The pressures of growth and long-term implications for their social standing as women are also a theme, especially made clear in a scene where the girls do their annual health check-in, with a teacher measuring their bodies and vitals and many of the girls crying to take a second measurement get better numbers. And it’s in those social pressures that Shi-eun and Hyo-shin have their taboo relationship, highlighting just how difficult it would be to maintain any association with the bullied Hyo-shin, let alone a romantic one.
It’s made clear by the time that she’s haunting the school that these are the sins for which Hyo-shin is getting her revenge. What’s not clear is how Mi-na really fits into the story aside from being an engrossed observer. There are points where she does try to befriend or at least engage Shi-eun, but it never really amounts to much, nor is it clear why Hyo-shin’s ghost haunts her in particular and we are left to guess that it’s either because of her invasion into her beloved private diary or perhaps out of a jealousy for Mi-na’s growing interest in Shi-eun.
There are several story elements that don’t really seem to make any sense at all, including a telepathic connection between Shi-eun, Hyo-shin, and Mi-na that is never fully utilized or explored in any meaningful way. All the flashbacks also can get difficult to sort out at times and the directing doesn’t do an exceptional job of making clear what time period we are looking at, or how Mi-na is able to surmise all these flashbacks from reading the sometimes cryptic diary. There are also a few scenes that simply don’t make any sense at all in the logic of the film, even though they might make sense thematically. Finally, the actual haunting element almost seems extraneous as the exploration of the social horrors of high school is frightening enough without it.
But Memento Mori certainly has higher production values than its predecessor, demonstrating just how quickly Korea’s film industry modernized in the wake of its success. The film stock and cinematography have clearly upgraded and the director team makes good use of it overall. There is a point where the special effects get a little silly and that’s towards the end of the film during the haunting. Aside from special effects abuse, some of the ghostly haunting scenes are directed and performed well, although the actual logic of some of those scenes is questionable.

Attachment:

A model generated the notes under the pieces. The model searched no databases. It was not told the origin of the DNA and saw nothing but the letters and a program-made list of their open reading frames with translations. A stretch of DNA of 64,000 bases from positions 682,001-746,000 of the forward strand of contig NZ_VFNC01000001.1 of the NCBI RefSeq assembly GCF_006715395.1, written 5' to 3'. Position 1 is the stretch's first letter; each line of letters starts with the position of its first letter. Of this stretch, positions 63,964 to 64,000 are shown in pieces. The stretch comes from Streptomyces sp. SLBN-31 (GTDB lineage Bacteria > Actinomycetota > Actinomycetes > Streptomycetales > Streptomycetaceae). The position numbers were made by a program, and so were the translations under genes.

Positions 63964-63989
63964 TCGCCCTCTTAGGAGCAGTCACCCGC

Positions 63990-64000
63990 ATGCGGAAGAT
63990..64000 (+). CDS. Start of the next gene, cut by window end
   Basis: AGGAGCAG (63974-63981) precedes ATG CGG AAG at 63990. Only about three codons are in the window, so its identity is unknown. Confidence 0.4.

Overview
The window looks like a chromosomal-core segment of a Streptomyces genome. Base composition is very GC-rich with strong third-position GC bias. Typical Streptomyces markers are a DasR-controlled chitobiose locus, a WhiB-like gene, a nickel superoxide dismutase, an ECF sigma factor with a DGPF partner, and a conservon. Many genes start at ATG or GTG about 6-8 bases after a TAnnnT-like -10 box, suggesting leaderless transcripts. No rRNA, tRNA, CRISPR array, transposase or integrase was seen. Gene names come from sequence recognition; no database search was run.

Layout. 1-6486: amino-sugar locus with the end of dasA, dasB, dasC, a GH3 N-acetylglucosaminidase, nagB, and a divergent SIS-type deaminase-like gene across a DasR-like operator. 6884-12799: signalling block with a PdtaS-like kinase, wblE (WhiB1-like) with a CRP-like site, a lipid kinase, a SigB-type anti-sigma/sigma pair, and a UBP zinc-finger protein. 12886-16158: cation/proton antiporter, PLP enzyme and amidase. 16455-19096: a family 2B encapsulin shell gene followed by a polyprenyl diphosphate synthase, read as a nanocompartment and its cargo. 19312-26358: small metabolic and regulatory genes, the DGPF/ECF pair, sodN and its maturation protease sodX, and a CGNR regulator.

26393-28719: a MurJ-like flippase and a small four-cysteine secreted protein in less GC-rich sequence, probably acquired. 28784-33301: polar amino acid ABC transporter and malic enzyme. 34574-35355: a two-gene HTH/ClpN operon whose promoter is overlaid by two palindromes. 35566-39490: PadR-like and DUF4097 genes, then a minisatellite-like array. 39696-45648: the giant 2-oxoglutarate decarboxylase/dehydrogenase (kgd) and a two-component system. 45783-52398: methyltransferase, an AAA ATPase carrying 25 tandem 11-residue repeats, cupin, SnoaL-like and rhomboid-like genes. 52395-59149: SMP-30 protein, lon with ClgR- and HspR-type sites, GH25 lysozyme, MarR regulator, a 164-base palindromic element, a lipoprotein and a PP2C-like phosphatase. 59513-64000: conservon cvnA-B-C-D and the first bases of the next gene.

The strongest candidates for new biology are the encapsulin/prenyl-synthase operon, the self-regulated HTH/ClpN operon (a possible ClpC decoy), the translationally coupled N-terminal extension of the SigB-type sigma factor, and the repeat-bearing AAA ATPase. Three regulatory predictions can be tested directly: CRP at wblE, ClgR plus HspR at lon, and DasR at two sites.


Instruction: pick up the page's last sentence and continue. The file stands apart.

The cast is also pretty strong considering that most of them are performing for their first time here. And this is fortunate as the romance as well as the examination of social pressures and bullying are story centerpieces for Memento Mori. Watching it, I can see how Mi-na was engrossed by the story of Shi-eun and Hyo-shin’s relationship, from its development from friends to lovers and into how it fell apart in light of the abusive social environment. It’s a bit remarkable because of its lesbian romance, which was at the time controversial (and might still be). The fact that a film with clout, like this sequel to the hugely successful Whispering Corridors, could present such a relationship positively in such a hostile environment is almost a meta-extension of the story itself.
And so for its daring and what it gets right — and despite its flaws — I think that Memento Mori is certainly worth watching. At least for those who can handle the spooky imagery towards the film’s end. 7/10.
Note: Memento Mori, like Whispering Corridors, appears to have gotten pretty wide home video release in many markets around the world, including North America and UK/Europe via Palisades Tartan, as well as in Hong Kong, Taiwan, and Japan at the very least. As such, DVDs in your native region coding should still be fairly available for purchase for most.